Non-existence results for pairwise balanced designs with block sizes 4 and k


This table extends the known non-existence results in Table 3.17 (page 206) in the CRC Handbook of Combinatorial Designs, when the block size set is K={4,k} with 9< k<=15. I do hope that these results are useful for somebody who tries to investigate the existence question.
Notation: N is used when the closure (the set of integers v such that there exists a PBD[v,K]) contains all sufficiently large integers and x1,x2,...,xn mod y denotes the set of all nonnegative integers which are congruent x1 or x2 or ... or xn modulo y.
Remark: This table contains only NON-EXISTENCE results. For existence results, open cases with k<=9 and references see for example Mullin,Ling,Abel and Bennett: On the Closure of Subsets of {4,5,...,9} which contain 4. ARS Combinatoria 45 (1997), pp. 33-76.

Subset Closure Genuine Exceptions
{4} 1 4 mod 12 -
{4 5} 0 1 mod 4 8 9 12
{4 6} 0 1 mod 3 7 9 10 12 15 18 19 22 24 27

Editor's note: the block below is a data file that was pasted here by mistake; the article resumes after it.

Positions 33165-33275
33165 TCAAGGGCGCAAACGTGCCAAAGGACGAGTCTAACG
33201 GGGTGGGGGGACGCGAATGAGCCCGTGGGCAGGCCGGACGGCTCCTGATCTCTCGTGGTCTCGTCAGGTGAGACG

{4 7} 1 mod 3 10 19
{4 8} 0 1 mod 4 5 9 12 17 20 21 24 33 41 44 45
{4 9} 0 1 4 9 mod 12 12 21 24 48
{4 10} 1 mod 3 7 19 22
{4 11} N 5 6 7 8 9 10 12 14 15 17 18 19 20 21 22 23 24 26 27 29 30 31 32 33 34 35 36 38 39 42 43 45 46 47 48 50 51 53 54 55 56 57 58 59 60 62 63 65 67 68 69 70 72 75 77 79 80 81 82 83 86 89 92 95 98
{4 12} 0 1 4 9 mod 12 9 21 24 33 36 57 69
{4 14} N 5 6 7 8 9 10 11 12 15 17 18 19 20 21 22 23 24 26 27 29 30 31 32 33 34 35 36 38 39 41 42 43 44 45 46 47 48 50 51 54 55 57 58 59 60 62 63 65 66 67 68 69 70 71 72 74 75 77 78 79 80 81 82 83 84 86 87 89 90 91 92 93 94 96 99 101 102 103 104 105 106 107 108 110 111 113 114 115 116 117 118 119 120 122 127 130 131 134 139 149 152
{4 15} 0 1 mod 3 6 7 9 10 12 18 19 21 22 24 27 30 31 33 34 36 39 42 43 45 46 48 51 54 55 58 63 66 67 69 70 72 78 79 81 82 84 87 90 91 93 94 96 103 105 106 108 111 114 115 118 123 127 129 130 132 138 139 142 151 154

This research was done while the author visited the Faculty of Mathematics, Department of Combinatorics and Optimization at the University of Waterloo, Canada; he thanks the Department for its hospitality. The non-existence of a PBD[69,{4.12}] was proved in joint work with Rolf Rees.
Martin Grüttmüller, 09.11.98
mgruttm@luna.math.uni-rostock.de